He and hillary are in favor, but as politicians, they don't say so, now he's safe, so he's for it, and when she's out of the admin, she'll say it too. I

Anonymous said...

Dear Mr. Hutchinson: What no evaluation of SS's performance? Well, a headache will do that. For myself, it is a sore stomach from laughing so hard at the clumsy imitaiton of John "I'm just an umpire, folks, callin' 'em like I see 'em" Roberts. I understand Roberts is suing her for plagiarism, as is Clarence Thomas for ripping off his "confirmation conversion" act. Tomorrow promise many more laughs where that came from.

You write, "Medicine is a state issue too -- but abortion rights are federalized."

How well's that federalizing business worked out for abortion? It's been a running sore in American judicial life for thirty six years, not being accepted by a substantial proportion of the nation, utterly corrupting the courts to the point where Justices think an appointment is their personal property, hanging on to absurd ages, half the time scared to death they'll kick the bucket when the "wrong" Prez is in the White House, the other half of the time scared that that excuse is too flimsy to stand examination. Bah. Remember your Holmes: "The life of the law has not been logic; it has been experience." Experience is much messier than logic, but has a way of being accepted where logic is only accepted by the suckers who fall for it. This is why women's suffrage, the product of at least fifty years of struggle (likely more than that) yet has triumphed without reservation, while abortion is not. To be sure, abortion's flimsiness provides a "bloody shirt" for the feminist zanies who can pass neither a rabies nor an IQ test. Remember how they howled that Bush41 was outlawing abortion by appointing Souter? How accurate was that prophecy? Yet they continue to foam for the cameras every time one of the old gang on the Court is carried off to the glue factory.

Gay marriage is going the same way. I regard this prospect with gloom, interspersed with considerable exasperation at your continued efforts to pull the mask off my face. Ow, that's my left ear, sir! I think it would be in order to remember that you aren't pulling masks off anybody's face, but are writing words for publication in the hope of a) persuading those who disagree with you and b) failing that, showing the world where you stand.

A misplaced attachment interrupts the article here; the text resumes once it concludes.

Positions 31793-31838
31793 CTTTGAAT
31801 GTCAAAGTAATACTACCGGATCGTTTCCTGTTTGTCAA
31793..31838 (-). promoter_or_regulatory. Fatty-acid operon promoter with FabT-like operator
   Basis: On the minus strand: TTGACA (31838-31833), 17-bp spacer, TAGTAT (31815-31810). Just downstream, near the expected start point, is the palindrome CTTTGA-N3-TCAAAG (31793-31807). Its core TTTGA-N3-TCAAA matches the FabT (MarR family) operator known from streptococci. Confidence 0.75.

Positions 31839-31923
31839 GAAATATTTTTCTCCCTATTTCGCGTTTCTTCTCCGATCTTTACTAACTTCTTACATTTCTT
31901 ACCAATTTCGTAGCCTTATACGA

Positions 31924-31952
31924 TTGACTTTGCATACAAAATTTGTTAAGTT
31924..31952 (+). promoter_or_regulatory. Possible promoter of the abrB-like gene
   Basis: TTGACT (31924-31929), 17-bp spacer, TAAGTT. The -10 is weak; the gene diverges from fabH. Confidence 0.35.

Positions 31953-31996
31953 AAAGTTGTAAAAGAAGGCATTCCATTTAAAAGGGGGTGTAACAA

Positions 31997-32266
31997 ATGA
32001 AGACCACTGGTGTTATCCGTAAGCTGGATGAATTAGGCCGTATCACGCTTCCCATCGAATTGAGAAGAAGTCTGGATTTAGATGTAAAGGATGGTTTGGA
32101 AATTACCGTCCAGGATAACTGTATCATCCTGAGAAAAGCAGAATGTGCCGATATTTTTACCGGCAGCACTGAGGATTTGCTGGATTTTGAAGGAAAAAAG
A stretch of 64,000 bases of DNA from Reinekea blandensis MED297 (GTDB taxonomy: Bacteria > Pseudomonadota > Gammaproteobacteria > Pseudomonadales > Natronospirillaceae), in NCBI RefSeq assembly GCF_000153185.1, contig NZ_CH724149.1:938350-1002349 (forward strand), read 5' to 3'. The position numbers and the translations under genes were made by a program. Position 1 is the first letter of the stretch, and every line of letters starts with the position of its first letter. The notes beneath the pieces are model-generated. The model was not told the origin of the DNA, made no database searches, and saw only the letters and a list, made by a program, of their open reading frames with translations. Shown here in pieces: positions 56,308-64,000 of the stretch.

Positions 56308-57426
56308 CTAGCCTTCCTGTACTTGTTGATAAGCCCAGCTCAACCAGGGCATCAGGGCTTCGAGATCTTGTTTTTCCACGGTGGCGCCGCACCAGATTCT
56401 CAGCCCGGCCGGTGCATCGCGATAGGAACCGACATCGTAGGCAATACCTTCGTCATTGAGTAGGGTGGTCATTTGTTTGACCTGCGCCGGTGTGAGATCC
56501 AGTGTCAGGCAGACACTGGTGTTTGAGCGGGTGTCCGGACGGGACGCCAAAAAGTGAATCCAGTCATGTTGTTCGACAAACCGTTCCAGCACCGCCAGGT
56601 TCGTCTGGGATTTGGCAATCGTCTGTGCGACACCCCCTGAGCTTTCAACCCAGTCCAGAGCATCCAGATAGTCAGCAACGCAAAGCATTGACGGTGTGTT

Honorable goals both, but let's not bamboozle ourselves into thinking we are generals in the army of Social Justice (TM.) John Wayne is a fine actor. He's not a soldier. That is a large part of SS's trouble. Swelled head, lack of character, and enough power without accountability---they all combined to bring her to her present ditch. How she must have seethed at having to imitate the despised John Roberts, particularly knowing that no one believed her performance. For those sleepyheads who did believe her, ask yourself who's she kidding a) The One when she gurgled about how empathetic she was, or b) the television audience with her solemn quackery about "just the facts and law, ma'am" while Roberts hollered "That's my line!"

Sincerely yours,
Gregory Koster
(Not of CUNY)

Darren Lenard Hutchinson said...

Annie: I agree.
Greg: I would never expect you to appreciate anything that Sotomayor does. Also, although you go on and on about the perils of abortion as a federal right, this fact remains beyond dispute: It is still a federal right!

At the time of Roe, states were beginning to place all types of restraints on abortion. Remember, the Texas law banned abortion altogether - except for cases where the mother's LIFE (as opposed to health) was at issue.

By contrast, under Roe/Casey, women can have abortions pre-viability without any substantial regulation from the state, and post-viability (which is still only the third-trimester), they can have abortions, if necessary to protect their life or health. So, Roe is a pretty great accomplishment from where I am sitting. I think you view it as a big accomplishment too -- which is why you are so angry about it.

I would also note that politics is not for people with weak hearts. The right recognized in Roe did not come from judicial decree. It was the product of sustained social movement activity, etc. This is basically how the Court has operated historically. States, social movements, and the other branches of the federal government strongly influence judicial opinions.

To me, that means that the country would have remained divided over abortion with or without Roe. Take the issue of gay rights as a good analogy. The Court made a horrible decision in Bowers (which went the opposite direction of Roe), and this inflammed advocates of GLBT rights, just as Roe emboldened opponents of GLBT equality. Following Roe, GLBT activists went to state and local governments and secured many rights that the Court refused to recognize in Bowers. They changed the landscape of the law for GLBT individuals, which created space for more liberal rulings in Lawrence and Romer.